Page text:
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GOP embraces immigration reform in appeal to Hispanic voters

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Photo - LOS ANGELES, CA - NOVEMBER 6:  A directional sign points the way to a polling place inside El Mercado de Los Angeles, a Mexico-style marketplace in the heavily Latino East L.A. area, during the U.S. presidential election on November 6, 2012 in Los Angeles, California. The election will decide whether Democrat Barack Obama serves a second term as president of the United States or is replaced by Republican rival, former Massachusetts Gov. Mitt Romney.   (Photo by David McNew/Getty Images)
LOS ANGELES, CA - NOVEMBER 6: A directional sign points the way to a polling place inside El Mercado de Los Angeles, a Mexico-style marketplace in the heavily Latino East L.A. area, during the U.S. presidential election on November 6, 2012 in Los Angeles, California. The election will decide whether Democrat Barack Obama serves a second term as president of the United States or is replaced by Republican rival, former Massachusetts Gov. Mitt Romney. (Photo by David McNew/Getty Images)
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Congressional Republicans, eager to gain ground on an issue critical to their party's future, have begun pushing their own proposals to reform the nation's immigration laws in hopes of bringing Hispanic voters back into the GOP fold.

President Obama carried 70 percent of the Latino vote as he romped over Republican Mitt Romney, and immediately after Election Day two retiring, border-state Republicans introduced legislation that would make the GOP look more welcoming -- or at least less hostile -- to Hispanics.

Sens. Jon Kyl, R-Ariz., and Kay Bailey Hutchison, R-Texas, introduced a bill that would allow illegal immigrants brought to the U.S. as children to earn legal status. It's very similar to Obama's proposed Dream Act, which Republican rejected earlier.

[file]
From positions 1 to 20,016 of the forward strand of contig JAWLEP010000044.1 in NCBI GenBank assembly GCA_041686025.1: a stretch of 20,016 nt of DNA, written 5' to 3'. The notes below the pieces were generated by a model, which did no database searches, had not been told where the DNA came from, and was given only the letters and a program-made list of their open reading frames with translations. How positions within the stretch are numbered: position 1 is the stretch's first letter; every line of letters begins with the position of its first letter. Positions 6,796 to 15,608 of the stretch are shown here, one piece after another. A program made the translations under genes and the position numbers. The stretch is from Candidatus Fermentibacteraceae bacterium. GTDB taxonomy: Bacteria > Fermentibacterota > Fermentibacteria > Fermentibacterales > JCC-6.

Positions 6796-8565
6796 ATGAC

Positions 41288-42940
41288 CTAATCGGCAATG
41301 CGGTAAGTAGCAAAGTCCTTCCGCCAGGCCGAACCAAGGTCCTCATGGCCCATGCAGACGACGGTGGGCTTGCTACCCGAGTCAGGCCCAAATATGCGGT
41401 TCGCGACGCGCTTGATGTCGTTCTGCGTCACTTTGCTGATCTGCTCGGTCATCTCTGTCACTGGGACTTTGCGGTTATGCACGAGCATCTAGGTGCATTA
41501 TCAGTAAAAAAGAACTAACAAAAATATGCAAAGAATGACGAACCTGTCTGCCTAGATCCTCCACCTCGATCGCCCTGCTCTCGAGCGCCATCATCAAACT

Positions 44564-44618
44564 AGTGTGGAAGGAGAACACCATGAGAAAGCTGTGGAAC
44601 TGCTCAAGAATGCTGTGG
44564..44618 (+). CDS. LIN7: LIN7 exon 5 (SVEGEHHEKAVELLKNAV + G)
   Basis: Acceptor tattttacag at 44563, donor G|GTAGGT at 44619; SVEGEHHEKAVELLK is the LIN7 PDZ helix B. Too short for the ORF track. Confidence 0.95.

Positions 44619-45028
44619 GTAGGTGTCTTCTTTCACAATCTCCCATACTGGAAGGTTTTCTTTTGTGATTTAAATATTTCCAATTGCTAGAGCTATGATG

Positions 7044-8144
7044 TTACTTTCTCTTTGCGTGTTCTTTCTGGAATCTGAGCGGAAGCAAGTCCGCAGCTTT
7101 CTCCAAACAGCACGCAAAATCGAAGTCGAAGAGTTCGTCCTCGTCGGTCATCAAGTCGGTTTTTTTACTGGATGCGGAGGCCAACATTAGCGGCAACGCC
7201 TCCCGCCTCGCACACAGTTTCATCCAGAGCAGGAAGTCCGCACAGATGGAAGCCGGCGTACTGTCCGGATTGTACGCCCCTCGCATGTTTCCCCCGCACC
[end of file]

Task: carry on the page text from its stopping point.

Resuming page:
Sen.-elect Jeff Flake, R-Ariz., and Sen. Rand Paul, R-Ky., are expected to introduce legislation of their own next year that would apply a free-market approach to immigration but provide some path to legal status. Paul's office declined to offer specifics.

"Sen. Paul spoke with Sen.-elect Flake recently on a number of issues, including immigration," Paul spokeswoman Moira Bagley. "He looks forward to working with Sen.-elect Flake in the next Congress, and tackling immigration reform and other important issues."

Both measures represent a departure for Republicans who throughout the campaign continued to emphasize the need for tougher laws and a fence along the U.S.-Mexico border and who denounced any pathway to citizenship for illegal immigrants as amnesty for lawbreakers.

"It's amazing how the results of the 2012 election finally opened Republicans' eyes to the changing demographics of this country, particularly in key swing states," said Rodolfo Espino, associate professor in Arizona State University's School of Politics and Global Studies.

Even as Republicans move closer to Democrats on immigration, a compromise that would satisfy both sides may still be a long way off, immigration reform advocates said.

Obama will introduce his own immigration reform proposal in January or February, and people familiar with the president's plan say it will probably mirror a 2007 Democratic bill that would provide a path to citizenship for nearly all of the immigrants now in the country illegally, which some estimates put as high as 20 million people. That goes much further in dealing with illegal immigrants than Republicans have ever been willing to go, but Obama is betting that a newly chastened GOP will be more willing to negotiate.

Republicans have signaled a new willingness to deal on the issue.

"A comprehensive approach is long overdue, and I'm confident that the president, myself, others can find the common ground to take care of this issue once and for all," House Speaker John Boehner, R-Ohio, told ABC News shortly after the election.

But Roy Beck, executive director of NumbersUSA, which seeks to reduce immigration, called the Obama proposal a "Hail Mary pass" that would never pass the Republican-dominated House. Republicans won't gain politically from a compromise with Democrats, Beck said, since new immigrants tend to vote for Democrats.

If a compromise is going to be reached on immigration reform, he said, it will be Democrats who have to give in and abandon efforts to provide a path to citizenship.

"The platform of no compromise won't survive," Beck said.

sferrechio@washingtonexaminer.com

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